MySQL 5.5 on Ubuntu 12.04 – Job Failed to Start

I migrated a web site from one host to another and as such upgraded to MySQL 5.5 running on Ubuntu 12.04.  Everything was moving along nicely until MySQL started to randomly crash.

Jul 23 07:06:38 domU-12-31-39-02-76-EA kernel: [236645.626405] init: mysql main process (21515) terminated with status 1
Jul 23 07:06:38 domU-12-31-39-02-76-EA kernel: [236645.626453] init: mysql main process ended, respawning
Jul 23 07:06:39 domU-12-31-39-02-76-EA kernel: [236646.617559] init: mysql post-start process (21516) terminated with status 1

Trying to start the process using the service command yields this message:

Job failed to start

I found several sites recommending that I uninstall and re-install mysqld – which I did to no avail.

I finally tried to run mysqld manually from command line and found a bit more of a clue:

120723 7:40:29 [Note] Plugin 'FEDERATED' is disabled.
120723 7:40:29 InnoDB: The InnoDB memory heap is disabled
120723 7:40:29 InnoDB: Mutexes and rw_locks use GCC atomic builtins
120723 7:40:29 InnoDB: Compressed tables use zlib
120723 7:40:29 InnoDB: Initializing buffer pool, size = 128.0M
InnoDB: mmap(137363456 bytes) failed; errno 12
120723 7:40:29 InnoDB: Completed initialization of buffer pool
120723 7:40:29 InnoDB: Fatal error: cannot allocate memory for the buffer pool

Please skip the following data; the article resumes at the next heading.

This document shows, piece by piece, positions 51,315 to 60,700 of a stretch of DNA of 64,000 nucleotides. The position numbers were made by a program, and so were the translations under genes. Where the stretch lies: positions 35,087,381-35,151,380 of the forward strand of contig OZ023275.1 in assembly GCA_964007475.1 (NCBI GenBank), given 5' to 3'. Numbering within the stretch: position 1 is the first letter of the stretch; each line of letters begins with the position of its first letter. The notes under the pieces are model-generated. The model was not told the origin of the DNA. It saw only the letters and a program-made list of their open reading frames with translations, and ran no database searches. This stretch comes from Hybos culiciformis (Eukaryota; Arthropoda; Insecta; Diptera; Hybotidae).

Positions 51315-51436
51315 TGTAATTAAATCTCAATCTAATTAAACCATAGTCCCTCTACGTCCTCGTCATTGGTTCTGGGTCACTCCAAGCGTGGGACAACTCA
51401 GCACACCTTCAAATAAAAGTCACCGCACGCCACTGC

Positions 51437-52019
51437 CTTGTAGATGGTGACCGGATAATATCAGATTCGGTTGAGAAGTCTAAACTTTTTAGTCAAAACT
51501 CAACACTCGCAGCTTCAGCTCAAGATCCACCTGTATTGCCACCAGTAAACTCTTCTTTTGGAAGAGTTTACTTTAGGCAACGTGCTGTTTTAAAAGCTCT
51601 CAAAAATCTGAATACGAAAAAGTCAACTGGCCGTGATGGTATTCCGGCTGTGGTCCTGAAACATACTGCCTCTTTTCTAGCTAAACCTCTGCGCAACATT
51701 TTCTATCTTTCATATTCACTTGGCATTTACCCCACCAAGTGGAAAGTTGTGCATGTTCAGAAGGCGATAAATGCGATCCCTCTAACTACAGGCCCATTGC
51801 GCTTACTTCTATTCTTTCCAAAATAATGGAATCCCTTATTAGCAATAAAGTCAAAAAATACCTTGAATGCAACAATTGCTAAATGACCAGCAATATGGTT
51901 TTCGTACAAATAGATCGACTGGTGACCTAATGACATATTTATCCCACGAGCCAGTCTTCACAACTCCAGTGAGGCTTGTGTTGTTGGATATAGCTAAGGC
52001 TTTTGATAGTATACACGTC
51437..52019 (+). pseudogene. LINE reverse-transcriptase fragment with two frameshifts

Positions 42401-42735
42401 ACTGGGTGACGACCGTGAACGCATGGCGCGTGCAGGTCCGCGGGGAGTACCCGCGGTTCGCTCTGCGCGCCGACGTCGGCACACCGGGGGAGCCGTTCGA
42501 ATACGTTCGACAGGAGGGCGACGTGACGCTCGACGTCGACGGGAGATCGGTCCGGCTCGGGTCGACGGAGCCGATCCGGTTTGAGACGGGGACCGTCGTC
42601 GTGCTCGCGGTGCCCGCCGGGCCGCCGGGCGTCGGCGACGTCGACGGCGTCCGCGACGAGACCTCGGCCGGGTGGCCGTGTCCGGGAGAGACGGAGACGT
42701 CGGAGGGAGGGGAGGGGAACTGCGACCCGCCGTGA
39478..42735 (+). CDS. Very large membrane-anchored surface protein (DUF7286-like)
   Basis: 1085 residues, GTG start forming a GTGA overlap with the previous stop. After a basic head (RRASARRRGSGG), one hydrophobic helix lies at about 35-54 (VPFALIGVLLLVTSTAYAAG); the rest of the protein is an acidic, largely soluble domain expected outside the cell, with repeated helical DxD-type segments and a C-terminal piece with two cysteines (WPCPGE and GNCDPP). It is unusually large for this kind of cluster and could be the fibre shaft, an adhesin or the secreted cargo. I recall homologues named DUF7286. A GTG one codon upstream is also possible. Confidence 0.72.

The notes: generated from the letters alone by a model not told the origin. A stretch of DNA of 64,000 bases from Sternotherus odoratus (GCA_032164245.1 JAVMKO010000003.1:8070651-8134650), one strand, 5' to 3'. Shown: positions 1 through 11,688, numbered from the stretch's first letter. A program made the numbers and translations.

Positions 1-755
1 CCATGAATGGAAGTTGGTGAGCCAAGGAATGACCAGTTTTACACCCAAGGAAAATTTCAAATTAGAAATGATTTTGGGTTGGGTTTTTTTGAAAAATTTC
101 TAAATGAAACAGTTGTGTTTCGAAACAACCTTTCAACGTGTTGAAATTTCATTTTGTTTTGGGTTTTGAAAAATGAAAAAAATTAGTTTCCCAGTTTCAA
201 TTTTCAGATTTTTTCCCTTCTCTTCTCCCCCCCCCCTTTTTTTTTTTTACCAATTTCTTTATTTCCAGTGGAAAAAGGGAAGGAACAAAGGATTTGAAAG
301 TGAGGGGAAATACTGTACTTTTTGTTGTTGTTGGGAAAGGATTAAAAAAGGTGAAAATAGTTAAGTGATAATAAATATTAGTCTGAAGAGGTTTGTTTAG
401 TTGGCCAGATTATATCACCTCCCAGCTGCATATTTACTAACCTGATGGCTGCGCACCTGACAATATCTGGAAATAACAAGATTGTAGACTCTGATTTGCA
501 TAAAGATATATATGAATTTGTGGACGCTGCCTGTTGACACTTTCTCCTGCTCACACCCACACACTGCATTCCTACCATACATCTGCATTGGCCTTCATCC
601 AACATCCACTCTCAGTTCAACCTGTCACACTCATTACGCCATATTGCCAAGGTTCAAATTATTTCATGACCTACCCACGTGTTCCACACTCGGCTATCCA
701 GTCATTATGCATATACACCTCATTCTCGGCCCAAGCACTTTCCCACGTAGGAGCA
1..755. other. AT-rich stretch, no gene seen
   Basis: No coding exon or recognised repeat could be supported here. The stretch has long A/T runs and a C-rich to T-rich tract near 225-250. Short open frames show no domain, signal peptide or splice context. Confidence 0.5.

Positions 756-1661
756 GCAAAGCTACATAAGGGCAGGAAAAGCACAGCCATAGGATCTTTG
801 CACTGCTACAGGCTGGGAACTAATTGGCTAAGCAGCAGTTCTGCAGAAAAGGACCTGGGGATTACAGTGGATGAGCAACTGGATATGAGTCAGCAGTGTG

120723 7:40:29 [ERROR] Plugin 'InnoDB' init function returned error.
120723 7:40:29 [ERROR] Plugin 'InnoDB' registration as a STORAGE ENGINE failed.
120723 7:40:29 [ERROR] Unknown/unsupported storage engine: InnoDB
120723 7:40:29 [ERROR] Aborting
120723 7:40:29 [Note] /usr/sbin/mysqld: Shutdown complete

Aha!  Looks like something with the configuration of Innodb.

Checking some of these messages revealed that the default configuration for innodb_buffer_pool_size is 128M… for my small server this was simply too large.

From here, I simply modified /etc/mysql/my.cnf to include the following statement

innodb_buffer_pool_size = 16M

A much more reasonable number considering the size of my server memory. Now simply start your mysql server and you should be good to go!

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